How can I revoke my proxy and change my vote after I return my proxy card?
You may revoke your proxy and change your vote at any time before the final vote at the meeting. If you are a stockholder of record, you may do this by signing and submitting a new proxy card with a later date, by using the Internet or voting by telephone (either of which must be completed by 11:59 p.m. Pacific Time on May 22, 2017 — your latest telephone or Internet proxy is counted), or by attending the meeting and voting in person. Attending the meeting alone will not revoke your proxy unless you specifically request that your proxy be revoked. If you hold shares through an Intermediary, you must contact that Intermediary directly to revoke any prior voting instructions.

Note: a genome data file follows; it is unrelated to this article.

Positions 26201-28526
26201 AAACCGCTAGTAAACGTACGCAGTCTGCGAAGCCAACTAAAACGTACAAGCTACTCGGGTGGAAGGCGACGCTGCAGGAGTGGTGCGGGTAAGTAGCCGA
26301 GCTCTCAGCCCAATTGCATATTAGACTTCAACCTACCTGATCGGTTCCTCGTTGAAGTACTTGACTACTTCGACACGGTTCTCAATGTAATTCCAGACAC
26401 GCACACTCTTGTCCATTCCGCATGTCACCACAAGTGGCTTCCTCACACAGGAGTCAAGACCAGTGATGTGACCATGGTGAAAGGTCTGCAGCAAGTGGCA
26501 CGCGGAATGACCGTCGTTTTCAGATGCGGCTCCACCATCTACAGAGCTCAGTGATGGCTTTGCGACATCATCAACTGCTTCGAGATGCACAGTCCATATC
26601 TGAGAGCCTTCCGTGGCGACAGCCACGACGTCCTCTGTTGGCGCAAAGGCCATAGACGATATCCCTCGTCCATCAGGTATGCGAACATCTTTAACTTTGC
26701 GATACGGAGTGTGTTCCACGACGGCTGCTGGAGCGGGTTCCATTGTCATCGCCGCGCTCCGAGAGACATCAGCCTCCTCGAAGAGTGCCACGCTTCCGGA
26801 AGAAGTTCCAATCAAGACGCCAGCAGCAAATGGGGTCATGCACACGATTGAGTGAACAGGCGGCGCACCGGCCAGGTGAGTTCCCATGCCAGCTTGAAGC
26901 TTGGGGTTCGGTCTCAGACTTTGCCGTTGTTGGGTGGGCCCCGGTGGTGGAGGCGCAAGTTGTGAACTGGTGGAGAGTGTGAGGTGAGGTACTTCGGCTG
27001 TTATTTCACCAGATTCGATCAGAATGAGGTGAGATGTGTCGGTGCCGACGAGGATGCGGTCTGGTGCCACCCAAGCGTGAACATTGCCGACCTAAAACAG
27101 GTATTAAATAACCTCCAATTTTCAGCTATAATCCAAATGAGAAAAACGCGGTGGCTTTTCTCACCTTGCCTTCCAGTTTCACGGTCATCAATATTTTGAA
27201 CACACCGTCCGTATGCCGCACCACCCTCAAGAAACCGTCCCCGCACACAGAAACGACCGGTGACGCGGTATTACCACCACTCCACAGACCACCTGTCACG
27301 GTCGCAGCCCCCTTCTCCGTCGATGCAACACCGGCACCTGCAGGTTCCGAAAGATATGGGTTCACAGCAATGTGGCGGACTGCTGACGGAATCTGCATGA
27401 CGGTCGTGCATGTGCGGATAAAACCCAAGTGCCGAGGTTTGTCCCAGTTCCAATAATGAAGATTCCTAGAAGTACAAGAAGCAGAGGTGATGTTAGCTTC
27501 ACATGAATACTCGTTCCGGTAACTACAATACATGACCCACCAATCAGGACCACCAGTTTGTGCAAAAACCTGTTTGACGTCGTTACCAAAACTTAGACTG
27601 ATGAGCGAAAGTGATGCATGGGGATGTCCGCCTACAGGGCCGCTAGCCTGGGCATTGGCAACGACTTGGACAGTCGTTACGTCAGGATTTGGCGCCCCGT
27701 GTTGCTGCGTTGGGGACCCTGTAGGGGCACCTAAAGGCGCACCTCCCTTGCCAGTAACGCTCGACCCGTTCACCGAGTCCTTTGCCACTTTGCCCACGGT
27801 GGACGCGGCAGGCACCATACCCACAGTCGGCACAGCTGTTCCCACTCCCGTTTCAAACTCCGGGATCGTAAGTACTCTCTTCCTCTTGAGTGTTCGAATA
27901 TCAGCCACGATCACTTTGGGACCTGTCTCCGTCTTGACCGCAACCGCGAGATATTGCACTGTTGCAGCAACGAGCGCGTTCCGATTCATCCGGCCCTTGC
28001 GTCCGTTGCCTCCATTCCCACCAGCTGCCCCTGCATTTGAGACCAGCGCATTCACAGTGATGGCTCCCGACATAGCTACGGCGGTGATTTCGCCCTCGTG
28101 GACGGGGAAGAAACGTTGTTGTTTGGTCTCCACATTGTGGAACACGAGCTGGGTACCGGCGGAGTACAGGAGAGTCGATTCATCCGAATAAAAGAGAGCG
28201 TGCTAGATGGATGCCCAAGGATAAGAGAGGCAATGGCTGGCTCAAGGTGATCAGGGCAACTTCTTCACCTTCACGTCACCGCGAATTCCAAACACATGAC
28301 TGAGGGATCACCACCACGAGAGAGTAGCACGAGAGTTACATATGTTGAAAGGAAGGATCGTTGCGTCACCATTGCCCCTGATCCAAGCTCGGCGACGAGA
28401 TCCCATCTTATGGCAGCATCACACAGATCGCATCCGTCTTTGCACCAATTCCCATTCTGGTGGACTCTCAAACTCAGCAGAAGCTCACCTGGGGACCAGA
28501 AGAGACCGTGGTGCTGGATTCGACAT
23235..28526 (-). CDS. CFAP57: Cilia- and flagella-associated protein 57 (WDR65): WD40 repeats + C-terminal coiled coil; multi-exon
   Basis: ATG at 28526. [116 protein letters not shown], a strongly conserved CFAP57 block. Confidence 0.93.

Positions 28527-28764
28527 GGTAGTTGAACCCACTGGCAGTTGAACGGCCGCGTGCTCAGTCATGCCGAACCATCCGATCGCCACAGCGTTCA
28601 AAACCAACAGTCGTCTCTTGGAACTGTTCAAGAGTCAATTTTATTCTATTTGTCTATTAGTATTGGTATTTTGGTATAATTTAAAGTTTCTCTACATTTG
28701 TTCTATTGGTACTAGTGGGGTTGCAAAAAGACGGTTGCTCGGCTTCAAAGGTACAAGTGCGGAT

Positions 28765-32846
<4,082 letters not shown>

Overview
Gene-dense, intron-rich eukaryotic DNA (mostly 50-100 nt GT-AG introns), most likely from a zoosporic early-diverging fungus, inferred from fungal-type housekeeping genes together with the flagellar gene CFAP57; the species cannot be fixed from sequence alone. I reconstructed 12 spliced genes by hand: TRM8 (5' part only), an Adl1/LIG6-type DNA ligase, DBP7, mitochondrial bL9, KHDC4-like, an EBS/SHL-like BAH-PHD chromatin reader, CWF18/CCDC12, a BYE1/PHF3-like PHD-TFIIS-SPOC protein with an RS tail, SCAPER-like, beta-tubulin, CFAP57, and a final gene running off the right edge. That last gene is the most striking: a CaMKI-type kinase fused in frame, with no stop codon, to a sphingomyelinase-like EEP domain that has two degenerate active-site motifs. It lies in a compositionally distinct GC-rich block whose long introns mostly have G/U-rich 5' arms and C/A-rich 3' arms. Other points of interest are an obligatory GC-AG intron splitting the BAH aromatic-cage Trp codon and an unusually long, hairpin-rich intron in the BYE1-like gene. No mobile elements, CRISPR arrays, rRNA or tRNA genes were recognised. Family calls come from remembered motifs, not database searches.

How can I find out the voting results of the meeting?
The preliminary voting results will be announced at the meeting. The final voting results will be reported in a Current Report on Form 8-K, which we expect to file with the Securities and Exchange Commission within four business days after the meeting. If final voting results are not available within four business days after the meeting, we intend to file a Current Report on Form 8-K reporting the preliminary voting results within that period, and subsequently report the final voting results in an amendment to the Current Report on Form 8-K within four business days after the final voting results are known to us.
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F orward -L ooking S tatements